The widow of an army soldier has hit out at the Ministry of Defence (MoD) for refusing to add his name to a memorial for service men and women who gave their lives for their country.

Devastated Jo Jukes is fighting for her late husband, retired officer David, to be recognised after he took his own life in 2018 after serving 13 tours in the Army and following a battle against PTSD.

Ms Jukes has fought to see her husband’s name added to a war memorial at the National Memorial Arboretum in Staffordshire.

However, the MoD has refused the request to have David’s name added to the memorial – despite giving seemingly conflicting comments about the nature of his death.

David served 13 tours while in the armed forces

The Sunday People reports Ms Jukes received a letter saying there was “insufficient evidence that David’s sad death in October 2018 was directly attributable to his military service”.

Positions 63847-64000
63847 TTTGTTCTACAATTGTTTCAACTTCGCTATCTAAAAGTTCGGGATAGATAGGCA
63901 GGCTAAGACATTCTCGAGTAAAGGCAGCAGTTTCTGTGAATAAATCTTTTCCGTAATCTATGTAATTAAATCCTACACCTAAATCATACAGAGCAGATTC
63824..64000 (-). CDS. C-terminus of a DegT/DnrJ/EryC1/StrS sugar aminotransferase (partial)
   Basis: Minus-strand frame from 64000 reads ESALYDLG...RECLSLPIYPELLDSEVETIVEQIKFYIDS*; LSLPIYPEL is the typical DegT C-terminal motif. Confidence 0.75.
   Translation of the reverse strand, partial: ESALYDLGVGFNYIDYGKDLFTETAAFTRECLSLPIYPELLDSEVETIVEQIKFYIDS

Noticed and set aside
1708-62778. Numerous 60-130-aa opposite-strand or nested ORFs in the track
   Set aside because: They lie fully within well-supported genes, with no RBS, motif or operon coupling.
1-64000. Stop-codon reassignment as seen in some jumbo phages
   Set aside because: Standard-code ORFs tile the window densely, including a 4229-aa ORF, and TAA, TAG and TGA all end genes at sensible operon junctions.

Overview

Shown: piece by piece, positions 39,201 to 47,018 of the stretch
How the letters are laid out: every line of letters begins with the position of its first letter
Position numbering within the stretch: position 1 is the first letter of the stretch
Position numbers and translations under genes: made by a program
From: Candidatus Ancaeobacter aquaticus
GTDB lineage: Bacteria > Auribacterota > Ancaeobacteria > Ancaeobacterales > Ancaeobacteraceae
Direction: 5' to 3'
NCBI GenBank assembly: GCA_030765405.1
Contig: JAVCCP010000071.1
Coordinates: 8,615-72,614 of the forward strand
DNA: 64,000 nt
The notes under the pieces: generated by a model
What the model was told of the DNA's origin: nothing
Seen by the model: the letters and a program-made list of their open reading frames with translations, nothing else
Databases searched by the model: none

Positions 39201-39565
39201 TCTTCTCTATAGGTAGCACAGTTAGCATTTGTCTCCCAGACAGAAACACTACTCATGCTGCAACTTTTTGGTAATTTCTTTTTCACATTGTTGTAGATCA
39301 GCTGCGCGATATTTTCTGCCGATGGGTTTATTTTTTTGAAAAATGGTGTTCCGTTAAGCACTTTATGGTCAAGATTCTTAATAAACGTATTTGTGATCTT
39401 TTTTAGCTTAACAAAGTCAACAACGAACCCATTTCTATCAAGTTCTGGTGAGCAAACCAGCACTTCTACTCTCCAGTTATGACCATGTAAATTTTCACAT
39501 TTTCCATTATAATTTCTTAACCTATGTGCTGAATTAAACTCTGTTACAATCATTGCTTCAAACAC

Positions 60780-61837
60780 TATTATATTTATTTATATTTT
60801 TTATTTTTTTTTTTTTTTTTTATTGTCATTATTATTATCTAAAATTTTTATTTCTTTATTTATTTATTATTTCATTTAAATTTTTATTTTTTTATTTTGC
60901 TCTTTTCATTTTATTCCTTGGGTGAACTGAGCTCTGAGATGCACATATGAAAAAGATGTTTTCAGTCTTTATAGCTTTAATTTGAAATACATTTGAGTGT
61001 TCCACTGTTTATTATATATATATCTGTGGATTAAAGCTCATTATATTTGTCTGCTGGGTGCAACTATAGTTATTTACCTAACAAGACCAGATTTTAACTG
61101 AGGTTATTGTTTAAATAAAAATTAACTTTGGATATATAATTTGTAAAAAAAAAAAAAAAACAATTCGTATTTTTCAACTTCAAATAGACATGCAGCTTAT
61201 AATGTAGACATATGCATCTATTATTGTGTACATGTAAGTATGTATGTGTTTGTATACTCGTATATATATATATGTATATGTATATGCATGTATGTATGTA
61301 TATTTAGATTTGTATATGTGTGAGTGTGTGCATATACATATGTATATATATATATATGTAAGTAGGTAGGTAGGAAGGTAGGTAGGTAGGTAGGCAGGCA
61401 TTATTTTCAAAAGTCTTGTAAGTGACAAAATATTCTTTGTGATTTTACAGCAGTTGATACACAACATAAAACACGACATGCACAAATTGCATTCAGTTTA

However, the MoD admitted in another letter four months later that David’s PTSD-related death “was attributable to his service” and that his wife was entitled to an enhanced pension.

Speaking to the publication, Ms Jukes said: “How can the Ministry of Defence send me two contradictory letters?

David suffered from PTSD before taking his life in 2018

"It’s a sick farce, and a knife in my heart to be told he’s not a hero for what he gave to this country.”

She said her husband was a broken man when he left the Army after 21 years’ service.

Ms Jukes continued: “It’s complete hypocrisy. They’re prepared to pay me a pension to compensate me for his death, but not put his name on a memorial?”

The MoD reportedly agreed that David's PTSD 'was attributable to his service'

A spokesperson for the MoD told the Daily Star Online: “Our thoughts and sympathies remain with Mrs Jukes and her family following the tragic loss of her husband, Lance Corporal David Jukes.

“The Armed Forces Memorial recognises service personnel killed on duty, as a result of terrorist action, or who died while deployed on operations.

“We remain in regular contact with Mrs Jukes and have explained her right to appeal this decision.

For emotional support, you can call the Samaritans 24-hour helpline on 116 123, email [email protected], visit a Samaritans branch in person or go to the Samaritans website.